Eight Detectives

Alex Pavesi
Penguin Random House


Julia Hart, a publisher’s editor, has flown to an island in the Mediterranean, to work over a manuscript with author Grant McAllister. He had written a book more than 25 years earlier entitled The White Murders. A single copy had been privately printed, which Julia had come across and brought to the attention of the specialist publishing house she worked for, Blood Type Books.

McAllister, now a retired professor of mathematics at the University of Edinburgh, had written an academic paper about detective fiction before penning The White Murders. The book is made up of eight murder-mysteries, each of which illustrated one of the types of stories he had analysed in his research paper.

McAllister outlines his theory to Julia about the four necessary ingredients to a murder-mystery: ‘‘a set of characters called the suspects... the victims, the detectives and the killers. The number of suspects must be two or more... the number of killers and victims must be at least one each... [and] the killers must be drawn from the set of suspects.’’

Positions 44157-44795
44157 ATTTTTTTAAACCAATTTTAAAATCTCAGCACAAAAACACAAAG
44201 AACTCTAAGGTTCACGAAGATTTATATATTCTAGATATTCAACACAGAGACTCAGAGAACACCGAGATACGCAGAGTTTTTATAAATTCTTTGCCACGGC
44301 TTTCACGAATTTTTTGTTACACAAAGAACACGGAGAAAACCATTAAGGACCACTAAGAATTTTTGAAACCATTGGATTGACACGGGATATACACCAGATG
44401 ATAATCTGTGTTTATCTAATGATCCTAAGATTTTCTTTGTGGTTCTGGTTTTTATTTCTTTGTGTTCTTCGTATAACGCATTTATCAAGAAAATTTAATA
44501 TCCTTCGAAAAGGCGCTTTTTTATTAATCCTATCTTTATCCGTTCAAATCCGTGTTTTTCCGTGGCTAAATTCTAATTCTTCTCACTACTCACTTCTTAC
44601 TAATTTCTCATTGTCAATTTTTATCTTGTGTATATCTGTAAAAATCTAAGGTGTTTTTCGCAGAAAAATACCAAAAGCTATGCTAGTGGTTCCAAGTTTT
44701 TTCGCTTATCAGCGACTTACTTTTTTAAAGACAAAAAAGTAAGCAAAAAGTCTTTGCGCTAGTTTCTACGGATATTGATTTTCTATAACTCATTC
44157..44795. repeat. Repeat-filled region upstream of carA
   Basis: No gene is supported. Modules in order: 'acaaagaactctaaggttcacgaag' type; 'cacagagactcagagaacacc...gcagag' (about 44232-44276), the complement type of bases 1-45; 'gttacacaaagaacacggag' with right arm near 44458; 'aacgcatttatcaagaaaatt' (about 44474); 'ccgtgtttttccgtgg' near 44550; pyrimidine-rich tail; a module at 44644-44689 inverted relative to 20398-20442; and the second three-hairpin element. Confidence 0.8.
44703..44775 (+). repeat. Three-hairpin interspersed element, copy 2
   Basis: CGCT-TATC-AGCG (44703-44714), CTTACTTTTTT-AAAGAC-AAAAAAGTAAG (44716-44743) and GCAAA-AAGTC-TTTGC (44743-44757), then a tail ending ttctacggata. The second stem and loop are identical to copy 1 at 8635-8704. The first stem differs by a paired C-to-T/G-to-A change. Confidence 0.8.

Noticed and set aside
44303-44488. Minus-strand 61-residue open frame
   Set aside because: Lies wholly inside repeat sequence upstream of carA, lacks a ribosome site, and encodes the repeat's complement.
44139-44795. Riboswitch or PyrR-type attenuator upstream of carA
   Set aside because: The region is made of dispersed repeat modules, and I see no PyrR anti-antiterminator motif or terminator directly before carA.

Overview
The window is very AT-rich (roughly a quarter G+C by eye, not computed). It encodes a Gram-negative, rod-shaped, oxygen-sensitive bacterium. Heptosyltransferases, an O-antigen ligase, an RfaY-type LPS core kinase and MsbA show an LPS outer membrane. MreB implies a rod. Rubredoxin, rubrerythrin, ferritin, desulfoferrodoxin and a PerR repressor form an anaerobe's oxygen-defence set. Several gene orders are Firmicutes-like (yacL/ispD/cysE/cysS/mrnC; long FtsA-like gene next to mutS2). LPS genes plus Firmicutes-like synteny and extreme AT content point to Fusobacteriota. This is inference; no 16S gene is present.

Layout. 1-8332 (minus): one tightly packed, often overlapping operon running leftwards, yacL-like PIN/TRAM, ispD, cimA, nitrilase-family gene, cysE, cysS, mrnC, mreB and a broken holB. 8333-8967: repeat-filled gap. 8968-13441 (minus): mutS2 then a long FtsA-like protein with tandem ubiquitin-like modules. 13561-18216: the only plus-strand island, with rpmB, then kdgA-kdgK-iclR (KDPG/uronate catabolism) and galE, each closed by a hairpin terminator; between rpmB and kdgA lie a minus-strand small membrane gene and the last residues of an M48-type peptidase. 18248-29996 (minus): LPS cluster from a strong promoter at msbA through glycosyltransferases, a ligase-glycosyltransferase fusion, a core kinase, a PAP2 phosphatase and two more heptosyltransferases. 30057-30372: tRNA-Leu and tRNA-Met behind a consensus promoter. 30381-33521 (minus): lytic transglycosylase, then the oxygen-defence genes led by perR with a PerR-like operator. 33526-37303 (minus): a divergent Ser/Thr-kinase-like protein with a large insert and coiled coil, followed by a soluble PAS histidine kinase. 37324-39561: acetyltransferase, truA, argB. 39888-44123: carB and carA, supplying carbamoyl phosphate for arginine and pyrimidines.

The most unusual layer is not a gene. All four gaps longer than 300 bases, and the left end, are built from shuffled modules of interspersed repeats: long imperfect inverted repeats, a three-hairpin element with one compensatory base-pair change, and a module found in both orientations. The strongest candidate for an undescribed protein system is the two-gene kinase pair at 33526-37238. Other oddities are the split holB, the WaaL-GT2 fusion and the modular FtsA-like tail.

Over the next few days, as there is only a single copy of the book between them, Julia reads aloud to McAllister each of the eight stories that outline one or other of the many possible permutations of characters that combine for a traditional crime story.

Of course, there could be many more than just eight possible combinations. Every night she prepares and analyses one of the stories to read to McAllister the next day. She finds points of inconsistency in each, as if these ‘mistakes’ had been included to keep the reader alert for clues as to the identity of the murderer(s).

As time goes on, Julia becomes suspicious that something fundamental is wrong with the both stories and with McAllister’s responses to her analyses and editorial criticisms, until things come to a head, and the ninth story - the real-life relationship between the author and editor emerges.

The eight central stories are reminiscent of short tales by Agatha Christie. They have a dated quality for readers in the 21st century. Purposely so, as if what we are reading really are exercises to demonstrate a theory. It is curious that, as such, they fail to convince.

They are obviously contrivances, as, of course, is all fiction, but here the very conventions of the genre are the subject of the work, rather than the character relations of the stories themselves. Yet they are wrapped in a fictional relationship between author and editor that becomes more engrossing as the book proceeds.

Very much a book for crime-fiction buffs. Others may feel irritated at being played with in such a direct fashion, rather than being dragged into a fictional world in which, at least momentarily, they can lose themselves.

Peter Stupples, now living in Wellington, used to teach at the University of Otago

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